I agree that improving local pread performance is critical.  Based on my experiments, HDFS-941 helps a lot and the communication channel became no longer the bottleneck.

    Kihwal


    On 6/2/11 4:00 PM, "Doug Meil" wrote:

    Hi folks, I was wondering if there was any movement on any of these HDFS tickets for HBase.  The umbrella ticket is HDFS-1599, but the last comment from stack back in Feb highlighted interest in several tickets:


    1)      HDFS-918 (use single selector)

    a.       Last comment Jan 2011



    2)      HDFS-941 (reuse of connection)

    a.       Patch available as of April 2011

    b.      But ticket still unresolved.



    3)      HDFS-347 (local reads)

    a.       Discussion seemed to end in March 2011 with a huge comment saying that there was no performance benefit.

    b.      I'm working my way through this comment/report, but intuitively it seems like it would be a good idea since as the other comments in the ticket stated the RS reads locally just about every time.


    Doug Meil
    Chief Software Architect, Explorys
    doug.meil@explorys.com

  • Dhruba Borthakur at Jun 3, 2011 at 7:00 pm
    I completely agree with Ryan. Most of the measurements in HDFS-347 are point
    comparisions.... data rate over socket, single-threaded sequential read from
    datanode, single-threaded random read form datanode, etc. These measurements
    are good, but when you run the entire Hbase system at load, you definitely
    see a 3X performance improvement when reading data locally (instead of going
    through the datanode).

    -dhruba
    On Fri, Jun 3, 2011 at 11:08 AM, Ryan Rawson wrote:

    Could you explain your HDFS-347 comment more? I dont think people
    suggested that the socket itself was the primary issue, but dealing
    with the datanode and the socket and everything was really slow. It's
    hard to separate concerns and test only 1 thing at a time - for
    example you said 'local socket comm isnt the problem', but there is no
    way to build a test that uses a local socket but not the datanode.

    The basic fact is that datanode adds a lot of overhead, and under high
    concurrency that overhead grows.


    On Fri, Jun 3, 2011 at 7:07 AM, Kihwal Lee wrote:
    HDFS-941
    The trunk has moved on so the patch won't apply. There has been
    significant changes in HDFS lately, so it will require more than simple
    rebase/merge. If the original assignee is busy, I am willing to help.
    HDFS-347
    The analysis is pointing out that local socket communication is actually
    not the problem. The initial assumption of local socket being slow should be
    ignored and the design should be revisited.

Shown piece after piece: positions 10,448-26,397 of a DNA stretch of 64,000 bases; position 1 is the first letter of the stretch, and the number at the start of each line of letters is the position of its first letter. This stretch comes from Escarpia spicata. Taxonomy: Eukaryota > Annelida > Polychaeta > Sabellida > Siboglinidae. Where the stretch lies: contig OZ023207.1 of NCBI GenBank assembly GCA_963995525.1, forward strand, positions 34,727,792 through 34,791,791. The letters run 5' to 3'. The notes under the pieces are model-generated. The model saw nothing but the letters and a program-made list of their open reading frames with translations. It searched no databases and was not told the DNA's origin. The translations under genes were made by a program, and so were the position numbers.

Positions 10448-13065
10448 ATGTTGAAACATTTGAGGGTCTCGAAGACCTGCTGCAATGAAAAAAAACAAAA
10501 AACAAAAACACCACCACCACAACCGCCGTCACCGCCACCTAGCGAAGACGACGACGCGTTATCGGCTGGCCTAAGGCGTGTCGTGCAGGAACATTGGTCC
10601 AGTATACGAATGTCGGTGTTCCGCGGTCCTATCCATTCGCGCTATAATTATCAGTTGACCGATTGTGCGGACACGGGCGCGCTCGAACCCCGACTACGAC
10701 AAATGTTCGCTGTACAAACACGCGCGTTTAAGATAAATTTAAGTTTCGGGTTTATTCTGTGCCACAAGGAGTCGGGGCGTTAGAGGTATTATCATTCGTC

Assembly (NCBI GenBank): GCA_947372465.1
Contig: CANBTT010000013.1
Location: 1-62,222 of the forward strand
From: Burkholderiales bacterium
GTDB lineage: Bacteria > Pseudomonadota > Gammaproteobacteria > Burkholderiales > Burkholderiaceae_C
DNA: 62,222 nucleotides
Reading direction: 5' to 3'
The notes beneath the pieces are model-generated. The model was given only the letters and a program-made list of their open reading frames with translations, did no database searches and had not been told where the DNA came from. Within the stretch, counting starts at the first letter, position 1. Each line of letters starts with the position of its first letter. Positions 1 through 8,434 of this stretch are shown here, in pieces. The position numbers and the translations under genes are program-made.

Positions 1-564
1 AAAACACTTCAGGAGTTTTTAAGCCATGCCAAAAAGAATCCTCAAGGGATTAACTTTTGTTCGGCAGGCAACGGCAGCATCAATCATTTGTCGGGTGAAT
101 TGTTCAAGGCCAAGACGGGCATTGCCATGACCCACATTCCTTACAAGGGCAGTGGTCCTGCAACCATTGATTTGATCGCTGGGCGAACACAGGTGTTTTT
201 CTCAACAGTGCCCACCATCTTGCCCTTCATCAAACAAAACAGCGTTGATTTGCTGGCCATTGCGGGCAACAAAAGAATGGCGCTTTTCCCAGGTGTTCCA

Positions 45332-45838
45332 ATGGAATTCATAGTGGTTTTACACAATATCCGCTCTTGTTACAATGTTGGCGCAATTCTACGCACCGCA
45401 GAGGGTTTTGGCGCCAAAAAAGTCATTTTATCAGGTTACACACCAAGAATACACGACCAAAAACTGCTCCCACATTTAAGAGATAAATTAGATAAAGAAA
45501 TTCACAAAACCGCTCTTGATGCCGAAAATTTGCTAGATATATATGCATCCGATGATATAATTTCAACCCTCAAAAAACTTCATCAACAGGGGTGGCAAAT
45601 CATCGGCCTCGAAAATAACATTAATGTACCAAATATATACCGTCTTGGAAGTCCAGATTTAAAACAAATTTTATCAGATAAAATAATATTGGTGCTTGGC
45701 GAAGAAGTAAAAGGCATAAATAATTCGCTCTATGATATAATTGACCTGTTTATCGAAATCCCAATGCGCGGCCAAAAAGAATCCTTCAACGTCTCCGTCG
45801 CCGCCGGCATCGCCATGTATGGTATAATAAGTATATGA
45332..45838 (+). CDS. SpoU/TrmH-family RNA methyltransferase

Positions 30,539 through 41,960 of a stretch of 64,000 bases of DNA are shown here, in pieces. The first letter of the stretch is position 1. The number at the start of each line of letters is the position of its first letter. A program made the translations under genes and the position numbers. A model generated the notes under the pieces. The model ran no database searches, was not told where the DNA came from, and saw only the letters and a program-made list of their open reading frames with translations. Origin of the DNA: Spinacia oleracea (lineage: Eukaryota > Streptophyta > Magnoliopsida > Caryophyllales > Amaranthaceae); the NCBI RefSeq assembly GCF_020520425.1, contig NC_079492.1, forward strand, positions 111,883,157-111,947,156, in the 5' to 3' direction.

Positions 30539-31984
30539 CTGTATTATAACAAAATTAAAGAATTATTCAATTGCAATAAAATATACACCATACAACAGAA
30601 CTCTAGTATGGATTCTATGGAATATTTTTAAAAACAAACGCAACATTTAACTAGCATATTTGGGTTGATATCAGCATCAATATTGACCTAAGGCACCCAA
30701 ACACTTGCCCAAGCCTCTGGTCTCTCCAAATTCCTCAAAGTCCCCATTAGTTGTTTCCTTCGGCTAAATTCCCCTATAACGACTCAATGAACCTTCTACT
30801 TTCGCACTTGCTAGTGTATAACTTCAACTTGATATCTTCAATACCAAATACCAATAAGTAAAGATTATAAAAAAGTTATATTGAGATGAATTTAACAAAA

I agree that improving local pread performance is critical. Based on my
    experiments, HDFS-941 helps a lot and the communication channel became no
    longer the bottleneck.
    Kihwal


    On 6/2/11 4:00 PM, "Doug Meil" wrote:

    Hi folks, I was wondering if there was any movement on any of these HDFS
    tickets for HBase. The umbrella ticket is HDFS-1599, but the last comment
    from stack back in Feb highlighted interest in several tickets:

    1) HDFS-918 (use single selector)

    a. Last comment Jan 2011



    2) HDFS-941 (reuse of connection)

    a. Patch available as of April 2011

    b. But ticket still unresolved.



    3) HDFS-347 (local reads)

    a. Discussion seemed to end in March 2011 with a huge comment
    saying that there was no performance benefit.
    b. I'm working my way through this comment/report, but intuitively
    it seems like it would be a good idea since as the other comments in the
    ticket stated the RS reads locally just about every time.

    Doug Meil
    Chief Software Architect, Explorys
    doug.meil@explorys.com



    --
    Connect to me at http://www.facebook.com/dhruba
  • Doug Meil at Jun 3, 2011 at 7:49 pm
    Thanks everybody for commenting on this thread.

    We'd certainly like to lobby for movement on these two tickets, and although we don't have anybody that is familiar with the source code we'd be happy to perform some tests get some performance numbers.

    Per Kihwal's comments, it sounds like HDFS-941 needs to get re-worked because the patch is stale.

    The patch for HDFS-347 sounds like it's still usable.

    So what else is needed to push this effort forward? Is it beneficial to get more numbers on HDFS-347 and keep lobbying on the ticket, and/or is there another path that should be taken (plying with beer, free Cleveland Indians tickets, harassing phone calls, etc.)?



    -----Original Message-----
    From: Dhruba Borthakur
    Sent: Friday, June 03, 2011 3:00 PM
    To: dev@hbase.apache.org
    Subject: Re: HDFS-1599 status? (HDFS tickets to improve HBase)

    I completely agree with Ryan. Most of the measurements in HDFS-347 are point comparisions.... data rate over socket, single-threaded sequential read from datanode, single-threaded random read form datanode, etc. These measurements are good, but when you run the entire Hbase system at load, you definitely see a 3X performance improvement when reading data locally (instead of going through the datanode).

    -dhruba
    On Fri, Jun 3, 2011 at 11:08 AM, Ryan Rawson wrote:

    Could you explain your HDFS-347 comment more? I dont think people
    suggested that the socket itself was the primary issue, but dealing
    with the datanode and the socket and everything was really slow. It's